Belfast, perhaps despite, perhaps because of its ‘troubled’ past, is a city with culture, memory, history and myth at its core. Now architecturally and geographically permeated the city has, since the ‘Troubles’ of the 1960s, seen a prescribed solution of walls concentrated in the city’s most socio-economically deprived areas. The duality of the walls continues to ensure isolation of communities in social housing estates located on the city’s arterial routes, while major roads initiatives further redefine its boundaries. Currently the city centre is seeing unprecedented redevelopment to create a culturally neutral commercial and tourist hub, underpinned by a narrative of carefully selected stories, reinforced by appropriate ‘visual and architectural representation’. With construction at its highest level since 2008 and 30 development schemes underway or recently completed #BelfastCraneCount, currently trending on twitter, reports 27 cranes in the Belfast skyline. The city is has become an architectural composite as postmodern structures fracture the traditional Victorian red brick and sandstone landscape, eradicating ‘memories, history and identity attached to the architecture and place’. Indeed ‘facadism, it seems, may often be the best architectural heritage bodies can hope for in preserving something of Belfast’s historic built environment. Yet on the city’s arterial routes cultural identities remain bound up in built environments still divested with meaning through signs and symbols, where collective memory, hegemonies and group ideologies ensure a narrative of continuity. Even with a ‘genius loci’ constantly under threat, the socially produced symbolic landscape of the city’s arterial routes remains imbued with meaning through tangible and visible expressions of culture. This paper, a result of interdisciplinary inquiry, examines how Belfast’s greater built environment is divested with meaning, as buildings and signage combine to create a sense of place. Supported by a photographic archive, the paper demonstrates how such an inquiry can provide a reliable barometer of socio-economic and societal undercurrents, despite any ‘smoke and mirrors’ reimaging concentrated on the city’s core, redefining how the city is ‘viewed by others’, if not by the inhabitants themselves.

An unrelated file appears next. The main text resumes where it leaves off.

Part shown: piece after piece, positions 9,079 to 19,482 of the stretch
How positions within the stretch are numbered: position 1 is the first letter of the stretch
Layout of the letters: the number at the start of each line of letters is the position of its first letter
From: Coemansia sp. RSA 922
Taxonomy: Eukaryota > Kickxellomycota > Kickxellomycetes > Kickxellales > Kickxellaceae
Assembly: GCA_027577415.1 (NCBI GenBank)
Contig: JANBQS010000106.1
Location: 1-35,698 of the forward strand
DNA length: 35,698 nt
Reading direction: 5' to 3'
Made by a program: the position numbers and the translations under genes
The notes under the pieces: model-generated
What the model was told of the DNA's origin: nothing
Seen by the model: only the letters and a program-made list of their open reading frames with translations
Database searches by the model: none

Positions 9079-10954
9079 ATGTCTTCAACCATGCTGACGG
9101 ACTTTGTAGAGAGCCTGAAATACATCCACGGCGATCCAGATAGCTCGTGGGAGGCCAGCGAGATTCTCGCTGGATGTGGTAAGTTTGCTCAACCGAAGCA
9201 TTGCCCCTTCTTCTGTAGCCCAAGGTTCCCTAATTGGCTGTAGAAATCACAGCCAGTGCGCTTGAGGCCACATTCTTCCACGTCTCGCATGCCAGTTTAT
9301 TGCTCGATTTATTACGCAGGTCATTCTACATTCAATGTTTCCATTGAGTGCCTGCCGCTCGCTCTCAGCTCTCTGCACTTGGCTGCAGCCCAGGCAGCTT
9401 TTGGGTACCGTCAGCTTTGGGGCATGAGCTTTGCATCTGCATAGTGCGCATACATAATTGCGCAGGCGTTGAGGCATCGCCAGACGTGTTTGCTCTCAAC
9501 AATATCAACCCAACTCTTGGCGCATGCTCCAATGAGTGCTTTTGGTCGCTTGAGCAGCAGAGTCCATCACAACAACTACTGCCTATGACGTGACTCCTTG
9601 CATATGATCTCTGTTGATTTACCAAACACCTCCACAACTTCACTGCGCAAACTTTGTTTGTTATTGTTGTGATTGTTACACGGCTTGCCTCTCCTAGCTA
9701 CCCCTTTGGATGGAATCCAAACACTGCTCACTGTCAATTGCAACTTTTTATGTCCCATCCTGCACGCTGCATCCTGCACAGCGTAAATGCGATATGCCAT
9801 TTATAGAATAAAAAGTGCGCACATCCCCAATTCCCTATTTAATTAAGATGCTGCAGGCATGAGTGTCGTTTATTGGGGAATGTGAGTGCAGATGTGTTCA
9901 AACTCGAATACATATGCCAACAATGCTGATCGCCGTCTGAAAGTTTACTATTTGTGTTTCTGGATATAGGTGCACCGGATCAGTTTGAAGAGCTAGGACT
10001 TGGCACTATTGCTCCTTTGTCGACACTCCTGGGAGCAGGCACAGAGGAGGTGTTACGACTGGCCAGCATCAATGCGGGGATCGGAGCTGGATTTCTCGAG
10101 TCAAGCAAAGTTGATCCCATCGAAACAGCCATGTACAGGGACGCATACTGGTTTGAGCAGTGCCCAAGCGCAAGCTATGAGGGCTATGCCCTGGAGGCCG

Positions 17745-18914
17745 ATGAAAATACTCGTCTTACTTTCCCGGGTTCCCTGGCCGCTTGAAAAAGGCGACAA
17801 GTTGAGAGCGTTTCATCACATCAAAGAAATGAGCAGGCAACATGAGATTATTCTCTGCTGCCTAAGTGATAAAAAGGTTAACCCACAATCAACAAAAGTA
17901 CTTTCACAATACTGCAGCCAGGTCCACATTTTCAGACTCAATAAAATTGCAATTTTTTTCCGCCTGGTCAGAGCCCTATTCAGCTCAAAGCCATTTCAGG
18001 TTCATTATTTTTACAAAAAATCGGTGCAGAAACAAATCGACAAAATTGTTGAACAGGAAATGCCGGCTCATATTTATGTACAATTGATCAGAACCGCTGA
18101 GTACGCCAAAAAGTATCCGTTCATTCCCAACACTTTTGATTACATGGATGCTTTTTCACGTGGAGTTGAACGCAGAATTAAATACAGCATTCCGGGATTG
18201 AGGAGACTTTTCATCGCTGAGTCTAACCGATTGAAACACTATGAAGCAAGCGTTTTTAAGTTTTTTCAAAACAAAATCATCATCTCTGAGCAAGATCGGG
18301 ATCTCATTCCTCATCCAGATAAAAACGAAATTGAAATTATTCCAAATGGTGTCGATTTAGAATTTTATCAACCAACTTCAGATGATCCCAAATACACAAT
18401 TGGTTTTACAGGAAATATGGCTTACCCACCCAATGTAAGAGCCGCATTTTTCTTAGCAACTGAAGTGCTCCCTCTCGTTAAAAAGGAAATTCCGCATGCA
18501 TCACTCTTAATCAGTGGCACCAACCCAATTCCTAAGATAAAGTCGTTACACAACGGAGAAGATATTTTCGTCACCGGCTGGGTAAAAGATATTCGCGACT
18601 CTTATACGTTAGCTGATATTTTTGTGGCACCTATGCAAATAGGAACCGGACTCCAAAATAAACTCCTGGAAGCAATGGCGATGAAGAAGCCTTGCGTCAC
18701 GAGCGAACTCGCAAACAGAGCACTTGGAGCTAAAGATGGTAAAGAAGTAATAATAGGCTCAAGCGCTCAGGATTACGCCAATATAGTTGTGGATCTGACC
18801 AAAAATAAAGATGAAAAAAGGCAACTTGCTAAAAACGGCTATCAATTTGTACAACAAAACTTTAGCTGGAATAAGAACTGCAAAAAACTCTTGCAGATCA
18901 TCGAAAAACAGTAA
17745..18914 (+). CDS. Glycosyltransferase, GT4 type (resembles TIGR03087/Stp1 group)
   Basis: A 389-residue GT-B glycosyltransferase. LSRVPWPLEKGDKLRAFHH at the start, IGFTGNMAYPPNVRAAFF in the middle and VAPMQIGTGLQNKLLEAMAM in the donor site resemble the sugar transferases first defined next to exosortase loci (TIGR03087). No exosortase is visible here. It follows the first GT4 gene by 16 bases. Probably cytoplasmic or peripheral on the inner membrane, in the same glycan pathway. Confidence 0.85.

|Number of pages||14|
|Journal||AMPS Proceedings Series|
|Publication status||Accepted/In press - 26 Oct 2017|
- urban environment
- housing estates